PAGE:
Wisdom teeth growth was one of those things that I always braced for but eased up on as I got deeper into my twenties. I thought, if I’ve made it this far without them showing up on an X-ray, I clearly am one of the chosen ones that would never have to deal with it. I cruised through early adulthood very much like an early adult, without any health or dental insurance to accompany me as I made very early adult decisions. But last year, after years of working odd jobs without insurance and a cocktail of natural, ayurvedic, and eastern healing techniques I found on google, I knew time was ticking to get my teeth checked. When I got to the office, the dentist told me I had not one, not two, but four wisdom teeth growing in. This especially irritated me because I barely have room for all my adult teeth, and now these nuggets were here to sabotage my WikiHow’d wellness retreat for one. Because I hadn’t had stable income for a while, I wasn’t covered on insurance in California before my move. So when the costs rang up, I was bound to pay hundreds of dollars, and not only that, but it would take a while to secure an affordable dentist because the offices are all so busy. So I decided to wait here, and I am so glad I did.Read More
Teachers Share their Experiences While Living Abroad!
Tags: dentist, Healthcare, wisdom tooth extraction, dental insurance
Dental care in Korea is commonly of a high standard and very affordable with or without insurance. A typical cleaning and scaling costs about $60 (CAD) compared to $145 (CAD) back home in Toronto. The costs will be even cheaper if you are covered by the National Health Insurance Plan. I will guide you through my experience of successful dental treatments done in Korea.Read More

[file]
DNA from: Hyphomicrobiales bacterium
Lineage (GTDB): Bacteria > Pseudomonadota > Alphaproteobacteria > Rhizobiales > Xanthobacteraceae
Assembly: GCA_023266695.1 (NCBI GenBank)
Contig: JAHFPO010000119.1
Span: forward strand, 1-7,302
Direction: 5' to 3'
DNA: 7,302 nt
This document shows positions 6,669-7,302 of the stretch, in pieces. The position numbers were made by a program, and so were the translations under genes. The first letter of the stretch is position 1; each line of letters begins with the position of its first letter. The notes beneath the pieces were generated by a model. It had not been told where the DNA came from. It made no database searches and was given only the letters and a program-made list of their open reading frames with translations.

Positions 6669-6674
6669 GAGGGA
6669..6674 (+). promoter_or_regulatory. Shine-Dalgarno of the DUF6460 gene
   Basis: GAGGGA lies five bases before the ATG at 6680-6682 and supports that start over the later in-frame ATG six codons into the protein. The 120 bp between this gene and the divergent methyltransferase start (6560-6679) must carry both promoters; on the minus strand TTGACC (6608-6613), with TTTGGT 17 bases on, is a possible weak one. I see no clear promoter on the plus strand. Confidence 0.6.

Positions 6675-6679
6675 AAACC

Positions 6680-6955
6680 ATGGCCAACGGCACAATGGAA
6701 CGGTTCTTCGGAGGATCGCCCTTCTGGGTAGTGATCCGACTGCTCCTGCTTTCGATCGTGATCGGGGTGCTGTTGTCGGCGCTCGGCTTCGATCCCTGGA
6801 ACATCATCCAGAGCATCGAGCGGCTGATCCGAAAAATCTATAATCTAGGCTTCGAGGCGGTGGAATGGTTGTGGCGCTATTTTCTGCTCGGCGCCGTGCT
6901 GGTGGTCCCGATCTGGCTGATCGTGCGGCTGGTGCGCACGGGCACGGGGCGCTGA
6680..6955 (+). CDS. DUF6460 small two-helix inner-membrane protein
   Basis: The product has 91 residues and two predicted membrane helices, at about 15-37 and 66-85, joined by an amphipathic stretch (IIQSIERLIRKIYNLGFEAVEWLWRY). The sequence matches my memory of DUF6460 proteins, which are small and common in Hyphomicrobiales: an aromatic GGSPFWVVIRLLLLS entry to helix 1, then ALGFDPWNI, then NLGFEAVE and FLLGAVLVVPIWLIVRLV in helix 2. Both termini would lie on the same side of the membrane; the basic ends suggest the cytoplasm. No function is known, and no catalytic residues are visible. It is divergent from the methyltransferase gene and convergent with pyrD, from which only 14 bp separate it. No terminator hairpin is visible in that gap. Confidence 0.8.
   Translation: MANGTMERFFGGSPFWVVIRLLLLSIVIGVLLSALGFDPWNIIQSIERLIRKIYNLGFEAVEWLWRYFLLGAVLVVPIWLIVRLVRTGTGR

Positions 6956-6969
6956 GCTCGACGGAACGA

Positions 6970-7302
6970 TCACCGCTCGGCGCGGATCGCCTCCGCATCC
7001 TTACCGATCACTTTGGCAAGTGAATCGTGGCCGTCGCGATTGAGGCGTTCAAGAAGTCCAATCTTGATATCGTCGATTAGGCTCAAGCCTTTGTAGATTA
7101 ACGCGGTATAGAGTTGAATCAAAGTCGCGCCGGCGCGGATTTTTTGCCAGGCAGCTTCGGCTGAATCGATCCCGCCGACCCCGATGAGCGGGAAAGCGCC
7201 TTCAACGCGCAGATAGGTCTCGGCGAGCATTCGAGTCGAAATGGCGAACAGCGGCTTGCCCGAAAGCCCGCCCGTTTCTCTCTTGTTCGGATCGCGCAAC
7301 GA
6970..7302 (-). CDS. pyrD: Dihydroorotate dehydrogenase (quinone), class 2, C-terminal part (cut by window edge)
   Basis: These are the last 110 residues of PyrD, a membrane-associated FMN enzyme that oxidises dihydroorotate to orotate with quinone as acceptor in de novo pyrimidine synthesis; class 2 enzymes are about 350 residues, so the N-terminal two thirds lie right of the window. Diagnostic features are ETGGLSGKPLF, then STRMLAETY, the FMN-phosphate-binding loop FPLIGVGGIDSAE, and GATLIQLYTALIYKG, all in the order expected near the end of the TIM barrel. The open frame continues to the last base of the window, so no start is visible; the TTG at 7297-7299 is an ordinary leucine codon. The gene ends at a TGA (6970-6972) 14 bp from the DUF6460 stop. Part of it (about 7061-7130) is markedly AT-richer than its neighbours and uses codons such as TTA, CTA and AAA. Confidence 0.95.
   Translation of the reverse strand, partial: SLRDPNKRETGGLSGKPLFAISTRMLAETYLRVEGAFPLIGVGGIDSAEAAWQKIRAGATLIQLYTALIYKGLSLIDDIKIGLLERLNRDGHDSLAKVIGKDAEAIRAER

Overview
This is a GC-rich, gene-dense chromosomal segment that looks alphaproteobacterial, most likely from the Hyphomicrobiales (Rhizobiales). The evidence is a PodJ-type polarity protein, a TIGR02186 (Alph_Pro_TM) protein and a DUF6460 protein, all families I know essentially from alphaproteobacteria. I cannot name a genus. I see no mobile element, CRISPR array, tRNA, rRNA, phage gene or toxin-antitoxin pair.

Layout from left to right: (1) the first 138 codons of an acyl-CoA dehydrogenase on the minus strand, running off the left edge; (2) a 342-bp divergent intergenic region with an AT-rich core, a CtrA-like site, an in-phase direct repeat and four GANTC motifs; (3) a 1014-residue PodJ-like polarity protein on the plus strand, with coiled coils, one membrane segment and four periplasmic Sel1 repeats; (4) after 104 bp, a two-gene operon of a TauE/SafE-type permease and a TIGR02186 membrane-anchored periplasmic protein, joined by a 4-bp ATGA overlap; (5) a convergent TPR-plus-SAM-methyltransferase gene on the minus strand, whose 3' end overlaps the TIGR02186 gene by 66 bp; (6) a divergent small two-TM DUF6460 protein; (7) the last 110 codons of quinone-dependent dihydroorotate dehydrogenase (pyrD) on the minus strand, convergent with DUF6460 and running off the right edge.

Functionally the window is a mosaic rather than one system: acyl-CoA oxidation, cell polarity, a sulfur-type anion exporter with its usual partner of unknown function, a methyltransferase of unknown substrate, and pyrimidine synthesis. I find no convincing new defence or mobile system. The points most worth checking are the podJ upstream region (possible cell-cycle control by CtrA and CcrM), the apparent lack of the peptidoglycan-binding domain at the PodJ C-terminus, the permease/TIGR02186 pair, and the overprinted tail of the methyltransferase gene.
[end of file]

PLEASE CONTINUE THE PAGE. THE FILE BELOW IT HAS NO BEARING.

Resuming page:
Tags: living in Seoul, dentist, Healthcare, living in South Korea, dental insurance, retainers
Contrary to getting wisdom teeth taken out in the U.S., things are done a little differently in Korea. For example, I only have one wisdom tooth left in my mouth because I’ve had three previously removed over the course of several months. I have never had to be put under for any of the procedures. Each only took between 5 - 10 minutes, and I only needed to have stitches one time. My situation sounds odd, doesn’t it? Usually, we are used to having them out in one go, but I think that the process I went through is much better than conventional procedures in America.Read More
Tags: ex-pat life in Korea, life in Korea, dentist, Health in Korea, Healthcare, expat, health, wisdom tooth extraction, dental insurance, teeth
For medical procedures, many foreigners come to Korea from all over the world because of the reasonable prices and high quality. I remember while I was living in America, I hated going to the dentist and eye doctor because of how much money I would spend for my medical procedures. Even with insurance, I’d pay at least $80-$100 for each visit. Luckily here in Korea, the prices are not astronomical. Here are some tips to help you save money while you are living and teaching in Korea.Read More
Tags: life in Korea, shopping in Korea, living in Seoul, dentist, haircut in korea, benefits of living in Korea, eyeglasses, hairdresser, hair salon, cost of living, optometrist
If you live in Korea long enough, at some point you just might need to go to the dentist. For some of us, it could be for a medical reason and for others it could be something as simple as a teeth cleaning or whitening. I've been to the dentist three times here in Korea. The first was for a regular check up to see if I had any cavities, and yes, I did. *Sadface* The second visit was for a teeth cleaning and the last time was because of a more unfortunate reason. The crown to my root canal came off, pulling off some extra parts that needed to be fixed.
Tags: dentist, medical, doctors office